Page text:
• I was assigned to prepare bookkeeping for a small accounting company (1986). My supervisor escorted me to introduce myself to the other employees.  My heart skipt several beats as my supervisor identified one co-worker who would be arriving later – Elizabeth (she goes by ‘Chavy’).  Chavy and I worked together at the same federal agency when she was a Summer intern (1980). We saw each other daily at work for three months and we developed a friendship outside work hours.  Uh oh!  What if she recognised me and filed a complaint or worse (I was commonly suspecting the worst).  Nope.  She did not recognise me at all – or at least she said nothing to me.  We worked side-by-side for two months and not once did she say or ask anything – not even a whisper.  She saw me only as Sharon.  Of course why would she think I was that other person – Nick – a male.  Can sex change be the first thought in most minds if you think you see someone who looks familiar?  Chavy and I are members of a food co-op; we frequently saw each other at our co-op and she always addressed me as Sharon.  Chavy never mentioned or asked about our prior time together where she knew me where I worked as a male.
  • I house-sat for neighbours who frequently travelled out of town; I also took care of their horses and their two Great Dane dogs during their absence (Slim enjoyed playing with their BIG dogs).  They had a son, Duane; we never met because he is one year older than I and was attending college out of town.  That was during the mid-1970s.  Fast forward to 1986 and another temp assignment – this time creating computerised commissary accounts.  My supervisor was Duane.  Again my heart lost several beats as he came to introduce himself to me.  He did not recognise me – or at least did not say so.  Lucky, too, that his office was distant from where I worked at the commissary store – we barely(1973 02 xx) Kathy-Nick-Slim at Thasos saw each other during the four months or so that I worked my assignment.

*

My appearance is not as the same person when comparing pictures of my ‘before’ male predecessor versus who I am now.

This picture to the right with me holding Slim (and Kathy to my right) was taken at Thasos, a Greek island near where we resided our second year (February 1973 – age 16).

Of course, I have lived nearly all my adult life as female.  I have been on ERT since 1979; I feminised during all these intervening 36 years and then some.  My first endocrinologist was so amazed with my changes during the first years despite offering his gloomy prospects at our early appointments; he remarked that my body transformed to the female body I was meant to have had I been born fully female.(1996 07 23) MVD Licence (USE THIS)

This next picture is from my 1996 MVD drivers licence (age 40).  Not bad for a picture from MVD.  The MVD picture that followed this picture made me appear with no teeth.  AGH!  I refuse to post my current MVD picture, it is THAT bad.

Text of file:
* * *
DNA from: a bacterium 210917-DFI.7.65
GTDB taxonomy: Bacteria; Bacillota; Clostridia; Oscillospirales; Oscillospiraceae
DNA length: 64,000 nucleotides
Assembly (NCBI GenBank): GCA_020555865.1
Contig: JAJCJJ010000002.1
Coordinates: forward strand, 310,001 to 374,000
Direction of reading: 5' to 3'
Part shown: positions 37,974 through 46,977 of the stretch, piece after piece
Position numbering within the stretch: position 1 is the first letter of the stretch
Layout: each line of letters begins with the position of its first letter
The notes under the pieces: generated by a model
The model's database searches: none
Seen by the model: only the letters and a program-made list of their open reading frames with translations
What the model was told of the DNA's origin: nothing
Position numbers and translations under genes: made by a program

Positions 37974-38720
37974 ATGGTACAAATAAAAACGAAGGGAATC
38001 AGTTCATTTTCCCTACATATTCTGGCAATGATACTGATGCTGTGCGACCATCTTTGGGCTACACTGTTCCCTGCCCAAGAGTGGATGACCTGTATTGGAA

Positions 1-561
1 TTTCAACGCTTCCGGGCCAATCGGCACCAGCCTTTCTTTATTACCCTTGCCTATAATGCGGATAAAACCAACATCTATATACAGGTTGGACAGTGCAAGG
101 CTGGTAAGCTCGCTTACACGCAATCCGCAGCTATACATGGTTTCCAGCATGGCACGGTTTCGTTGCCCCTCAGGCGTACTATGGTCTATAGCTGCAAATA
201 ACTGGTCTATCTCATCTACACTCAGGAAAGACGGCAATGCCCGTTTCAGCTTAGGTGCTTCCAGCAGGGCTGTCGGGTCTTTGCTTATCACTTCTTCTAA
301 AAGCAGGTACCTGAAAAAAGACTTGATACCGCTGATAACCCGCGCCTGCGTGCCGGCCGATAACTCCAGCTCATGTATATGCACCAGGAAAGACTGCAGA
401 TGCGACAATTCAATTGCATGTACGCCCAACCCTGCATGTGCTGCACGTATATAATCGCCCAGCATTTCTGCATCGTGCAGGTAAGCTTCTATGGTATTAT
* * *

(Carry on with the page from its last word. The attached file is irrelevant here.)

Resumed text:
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I am writing that no matter how much or how little occurs or is noticed, people have limited reason to recognise transsexualism as a matter of first course if they see someone who appears familiar.  In a way, people’s human nature looks for other conclusions.

Nor is our presence necessarily homosexual, though we can and do have as much variation in our attraction of a partner as any other human being.  We comprehend that difference.

Allow me to add that in the first two instances, I chose to place myself in those situations to test my appearance change – I was in control.  The subsequent two workplace events also tested my appearance change to people who knew me, but those environments were not at my control.

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With me, my family refused to recognise my feminine protesting other than being insane – as what I posted elsewhere at this web-site including the quotes from Kathy calling me ‘crazy’ (and worse) despite all the continuing years under-going mental health counselling with professionals who verify my actual sanity.(2015 09 28) Passport Photograph

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This final photograph, for my passport, is my present appearance (age 59).  The Passport agency prohibits applicants from smiling in their official picture – so I smirked.  I did not want that stern look, eh.

There were days when I thought that I would never make it alive this far.  I think I am aging well; I earned every grey hair that nicely frames my face.  Apologetically, yes it is all mine with no receding male hairline.

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To quote United States Army Brigadier General Anthony Clement McAuliffe  at Bastogne: ‘NUTS’.